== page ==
Volume 2, Issue 1 (2021)
- *Corresponding Author:
- Colin Pritchard
Professor, Faculty of Health and Social Sciences, Bournemouth University, Bournemouth Gateway Building, 10 St.Paul’s Lane, Bournemouth BH88AJ, UK.
Received date: April 28, 2021; Accepted date: May 06, 2021; Published date: May 13, 2021
Citation: Pritchard C, Silk A, Hansen L. Neurological Deaths in the 21st Century in 21 Western Countries: Demographics or Environmental Causes. Neurol Neurosurg Curr Res. 2021;2(1):19-26.
Copyright: © 2021 Pritchard C, et al. This is an open-access article distributed under the terms of the Creative Commons Attribution License, which permits unrestricted use, distribution, and reproduction in any medium, provided the original author and source are credited.
Introduction: There is evidence of rising neurological deaths in the Western world. This study examines any changes during the 21st century to indicate whether the causes are primarily demographic or environmental.
Method: All data based upon WHO mortality rates per million (pm) for WHO mortality categories Nervous Disease Deaths (NDD) and Alzheimer and Other Dementias Deaths (AlzD) to calculate a Combined Neurological Mortality rate for people aged 55-74 Year Olds (lower than Western life-expectancy) and AGE-STANDARDISED-DEATH-RATES (ASDR) (pm) for both sexes. Over75’s neurological deaths and population numbers analyzed to determine if increased mortality mainly due to an ageing population.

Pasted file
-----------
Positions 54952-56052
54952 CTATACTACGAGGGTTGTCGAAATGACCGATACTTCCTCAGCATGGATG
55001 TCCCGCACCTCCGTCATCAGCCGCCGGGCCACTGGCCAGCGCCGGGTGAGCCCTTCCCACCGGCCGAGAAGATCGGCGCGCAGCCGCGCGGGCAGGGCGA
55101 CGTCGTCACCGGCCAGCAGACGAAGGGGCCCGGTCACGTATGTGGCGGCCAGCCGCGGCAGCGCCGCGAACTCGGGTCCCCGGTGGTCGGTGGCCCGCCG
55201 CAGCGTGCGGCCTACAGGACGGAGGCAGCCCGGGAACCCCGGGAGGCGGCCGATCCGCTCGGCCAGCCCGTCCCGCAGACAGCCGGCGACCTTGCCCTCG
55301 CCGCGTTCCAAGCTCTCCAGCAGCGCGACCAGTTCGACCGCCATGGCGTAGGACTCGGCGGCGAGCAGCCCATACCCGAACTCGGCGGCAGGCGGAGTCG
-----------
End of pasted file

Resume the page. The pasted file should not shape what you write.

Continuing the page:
Results: 55-74Year Olds: NDD rates were higher than AlzD in every country. Combined rates rose substantially in ten countries, although Canadian and French rates fell. Total ASDR: NDD and AlzD increased substantially in all countries. Highest combined rates rose from 476 per million (pm) to 973pm in Finland, followed by America 336 pm to 592 pm and UK 205 pm to 553 pm. Notable increases in numbers of deaths of 55-74-year-olds, below Western life-expectancy olds, were Austria 77%, Germany 52%, Sweden 48%, Finland 44%, America 39%, Japan 36% the UK 32% in just 16 years. Examples of major rises in Total neurological deaths was in Britain going from 24,601 to 103,550 and in America from 174,708 to 436,43, whilst Over75’s neurological deaths substantially outstripped population increases.
Conclusions: Neurological death rates are accelerating at an unprecedented rate, challenging the Gompertzian hypothesis that these increases are primarily due demographics, strongly indicating multiple interactive environmental causes.
Neurological; Mortality; Accelerating; International; Environment.